Free, prior, and informed consent (FPIC) is increasingly central to public discourse and policy debate regarding Indigenous reconciliation. At the same time, however, the meaning, nature, and roots of FPIC are poorly understood – including how it is understood in domestic and international law, its foundations in Indigenous legal orders, the relationship of FPIC to Indigenous sovereignty and jurisdiction, and how the rebuilding of Indigenous Nations and governments is connected to the implementation of FPIC. In unhelpful ways, consultation and accommodation have become a lens through which attempts are made to understand FPIC.
In addition to challenges with how FPIC is understood and discussed, there remains little practical focus on how to operationalize FPIC and what models of consent-based decision-making may look like. Rather than exploring and building models of how Indigenous and Crown decision-makers may work together in ways that meet the minimum standards of the United Nations Declaration on the Rights of Indigenous Peoples (UN Declaration), are rooted in the recognition of Title and Rights, and respect Indigenous legal orders, governments, and jurisdictions, much of the dialogue descends into partisan division, fear-mongering, or misinformation, such as the lazy and incoherent conflation of ‘consent’ and ‘veto’.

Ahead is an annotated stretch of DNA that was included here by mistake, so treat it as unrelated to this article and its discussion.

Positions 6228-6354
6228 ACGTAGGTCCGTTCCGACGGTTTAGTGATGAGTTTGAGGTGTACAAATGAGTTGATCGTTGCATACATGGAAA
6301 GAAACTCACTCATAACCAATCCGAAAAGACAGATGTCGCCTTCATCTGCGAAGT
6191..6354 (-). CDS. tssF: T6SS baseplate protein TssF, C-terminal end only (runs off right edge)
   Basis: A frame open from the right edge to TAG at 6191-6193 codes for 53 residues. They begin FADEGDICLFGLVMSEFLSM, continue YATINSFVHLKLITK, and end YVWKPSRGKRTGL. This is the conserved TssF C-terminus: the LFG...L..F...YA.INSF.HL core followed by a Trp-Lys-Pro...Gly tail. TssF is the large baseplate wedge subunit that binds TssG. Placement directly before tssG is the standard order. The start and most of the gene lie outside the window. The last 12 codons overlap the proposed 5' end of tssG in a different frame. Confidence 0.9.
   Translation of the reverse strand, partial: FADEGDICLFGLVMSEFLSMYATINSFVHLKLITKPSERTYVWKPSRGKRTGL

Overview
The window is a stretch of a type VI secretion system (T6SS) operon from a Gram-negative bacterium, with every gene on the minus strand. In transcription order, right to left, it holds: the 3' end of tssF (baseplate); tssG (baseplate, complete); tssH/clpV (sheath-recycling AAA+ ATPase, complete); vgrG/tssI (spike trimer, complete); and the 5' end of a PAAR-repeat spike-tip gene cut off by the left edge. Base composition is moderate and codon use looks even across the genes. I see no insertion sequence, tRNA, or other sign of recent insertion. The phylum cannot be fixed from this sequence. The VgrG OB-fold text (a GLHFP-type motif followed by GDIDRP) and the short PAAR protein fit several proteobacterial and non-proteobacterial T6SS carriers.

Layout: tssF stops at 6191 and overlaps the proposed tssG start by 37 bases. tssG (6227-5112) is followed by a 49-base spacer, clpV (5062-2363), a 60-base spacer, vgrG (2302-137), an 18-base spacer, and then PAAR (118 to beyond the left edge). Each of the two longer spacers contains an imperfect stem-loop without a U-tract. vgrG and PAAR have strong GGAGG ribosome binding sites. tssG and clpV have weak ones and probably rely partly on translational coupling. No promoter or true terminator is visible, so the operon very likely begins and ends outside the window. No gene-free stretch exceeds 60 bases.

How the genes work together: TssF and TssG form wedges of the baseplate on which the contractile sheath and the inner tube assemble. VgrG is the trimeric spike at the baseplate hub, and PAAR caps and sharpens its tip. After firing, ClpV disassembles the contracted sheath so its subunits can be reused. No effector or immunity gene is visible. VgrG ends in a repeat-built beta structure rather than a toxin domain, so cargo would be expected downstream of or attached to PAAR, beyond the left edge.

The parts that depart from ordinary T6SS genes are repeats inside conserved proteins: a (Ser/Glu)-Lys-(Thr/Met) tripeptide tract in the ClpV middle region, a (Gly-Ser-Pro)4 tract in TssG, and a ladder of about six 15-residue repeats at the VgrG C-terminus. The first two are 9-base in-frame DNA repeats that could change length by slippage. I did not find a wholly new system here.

This paper advances understandings and dialogue about FPIC by identifying and examining foundations for understanding FPIC – including from Indigenous perspectives. Furthermore, it places a focus on how to operationalize FPIC including the work that the Crown, Indigenous Nations, and industry should be doing. The paper comments on three models of consent-based decision-making and makes recommendations for how to advance practical approaches to FPIC. By adopting this approach, the paper encourages all actors to shift their focus from the now out-of-date arguments about whether the UN Declaration or the recognition of Title and Rights will guide our work of reconciliation, to collaborating on how we can take tangible and real steps forward.